The key to great drama is when you know what’s coming but are still thrilled by it. Thus, we give you Japan and the United States in the championship game of the World Baseball Classic.

These are the two teams we most expected to see here. The two countries boast the top two professional baseball leagues in the world, and each has a roster stocked with stars. The United States lineup is filled with All-Stars. Japan has some of the most exciting pitchers in the sport. They, along with the Dominican Republic, were the favorites in this tournament. Japan won the first two, in 2006 and 2009. The United States is the reigning champion, having claimed the title in 2017.

Yet getting here wasn’t easy. The U.S. didn’t win its pool, losing to fellow semifinalist Mexico. It sweated out a tight quarterfinals win over Venezuela before crushing Cuba in the semis. Japan breezed into the semifinals but needed all nine innings to overcome a resilient Mexico team. Japan’s first lead that game came in the ninth, on the winning run.

Now, each faces its toughest test of the tournament. This is a heavyweight bout, and here’s the tale of the tape.


How to watch: Airing on Tuesday, March 21 at 7 p.m. ET on FS1

Starting pitchers: RHP Merrill Kelly vs. LHP Shota Imanaga


United States

What happened in the semifinal? Trea Turner happened. Again. The Phillies shortstop smacked a go-ahead grand slam Saturday in a quarterfinal win over Venezuela, then sent two more homers sailing Sunday in a semifinal blowout of Cuba. Three homers and nine RBIs in two days.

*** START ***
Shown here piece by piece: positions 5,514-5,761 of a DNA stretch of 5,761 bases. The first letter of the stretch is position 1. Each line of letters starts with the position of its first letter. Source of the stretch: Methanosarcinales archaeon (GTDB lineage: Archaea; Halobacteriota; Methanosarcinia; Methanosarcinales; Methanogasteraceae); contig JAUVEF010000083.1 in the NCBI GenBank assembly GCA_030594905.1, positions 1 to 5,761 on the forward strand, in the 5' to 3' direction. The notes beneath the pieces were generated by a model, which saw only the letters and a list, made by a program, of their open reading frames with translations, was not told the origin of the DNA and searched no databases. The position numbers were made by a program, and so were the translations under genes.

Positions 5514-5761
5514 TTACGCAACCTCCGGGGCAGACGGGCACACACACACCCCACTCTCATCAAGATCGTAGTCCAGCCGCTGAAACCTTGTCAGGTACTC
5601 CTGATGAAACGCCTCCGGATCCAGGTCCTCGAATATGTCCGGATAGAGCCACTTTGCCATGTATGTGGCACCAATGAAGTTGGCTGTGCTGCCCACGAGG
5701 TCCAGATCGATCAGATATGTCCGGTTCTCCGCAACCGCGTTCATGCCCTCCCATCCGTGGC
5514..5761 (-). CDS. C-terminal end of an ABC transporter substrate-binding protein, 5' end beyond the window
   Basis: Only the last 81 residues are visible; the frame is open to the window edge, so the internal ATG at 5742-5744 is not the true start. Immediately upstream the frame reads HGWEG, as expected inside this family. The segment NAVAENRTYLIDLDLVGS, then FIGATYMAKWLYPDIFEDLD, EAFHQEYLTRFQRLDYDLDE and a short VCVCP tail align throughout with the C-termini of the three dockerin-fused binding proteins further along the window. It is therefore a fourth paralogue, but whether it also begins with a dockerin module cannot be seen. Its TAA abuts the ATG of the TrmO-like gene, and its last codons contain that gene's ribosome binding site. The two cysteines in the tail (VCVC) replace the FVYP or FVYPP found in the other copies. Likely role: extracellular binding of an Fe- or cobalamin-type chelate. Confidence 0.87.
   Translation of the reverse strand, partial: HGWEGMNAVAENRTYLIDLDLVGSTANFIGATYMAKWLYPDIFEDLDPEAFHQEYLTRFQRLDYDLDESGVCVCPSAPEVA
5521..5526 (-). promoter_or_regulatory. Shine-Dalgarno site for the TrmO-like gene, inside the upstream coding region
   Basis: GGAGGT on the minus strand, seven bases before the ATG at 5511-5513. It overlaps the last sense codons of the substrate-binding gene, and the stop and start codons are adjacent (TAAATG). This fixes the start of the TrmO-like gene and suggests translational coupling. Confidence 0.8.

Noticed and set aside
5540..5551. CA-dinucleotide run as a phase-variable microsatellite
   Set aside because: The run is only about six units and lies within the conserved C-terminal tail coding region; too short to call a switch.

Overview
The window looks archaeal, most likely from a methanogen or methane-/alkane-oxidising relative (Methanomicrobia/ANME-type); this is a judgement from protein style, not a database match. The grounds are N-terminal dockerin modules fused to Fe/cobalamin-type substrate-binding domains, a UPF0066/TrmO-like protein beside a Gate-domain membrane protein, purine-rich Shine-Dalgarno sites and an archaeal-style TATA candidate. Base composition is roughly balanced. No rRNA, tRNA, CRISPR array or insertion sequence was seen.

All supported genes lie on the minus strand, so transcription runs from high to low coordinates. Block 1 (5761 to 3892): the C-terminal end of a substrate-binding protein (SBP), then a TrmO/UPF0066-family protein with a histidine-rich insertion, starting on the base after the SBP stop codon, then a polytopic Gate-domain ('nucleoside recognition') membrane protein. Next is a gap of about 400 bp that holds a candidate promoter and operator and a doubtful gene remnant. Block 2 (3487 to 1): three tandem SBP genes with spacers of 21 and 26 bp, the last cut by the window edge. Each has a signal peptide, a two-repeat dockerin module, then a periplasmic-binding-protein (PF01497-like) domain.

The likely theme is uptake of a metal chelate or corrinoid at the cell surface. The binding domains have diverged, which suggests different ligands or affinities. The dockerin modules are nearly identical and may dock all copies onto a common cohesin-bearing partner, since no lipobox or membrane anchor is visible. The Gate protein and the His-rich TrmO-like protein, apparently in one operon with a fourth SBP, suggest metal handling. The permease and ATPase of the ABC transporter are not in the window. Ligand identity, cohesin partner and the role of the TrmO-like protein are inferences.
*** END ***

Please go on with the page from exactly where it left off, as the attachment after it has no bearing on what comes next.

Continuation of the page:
Really, every bat clicked in USA’s order against an overwhelmed Cuba side. Paul Goldschmidt homered and knocked in four runs. Mookie Betts collected three hits with a double. Nolan Arenado tripled among his two hits. Cedric Mullins, off the bench, hit a homer.

All of that offense gave manager Mark DeRosa a gift that will keep on giving. After burning six bullpen arms in Saturday’s quarterfinals, DeRosa found eight stellar innings from a Cardinals piggyback of Adam Wainwright and Miles Mikolas in Sunday’s semifinal, needing only one mop-up inning from the Angels’ Aaron Loup. So their bullpen will be fresh, rested and ready to roll Tuesday.

Who’s been the MVP? Much has been made of Turner’s heroics from the No. 9 spot in Team USA’s lineup. But somebody has to hit ninth. And really, Turner is just as much a leadoff hitter or a cleanup bat, equally able to turn over a lineup or clear the bases in front of him. When your order is as stacked as Team USA’s, runs can come from any angle.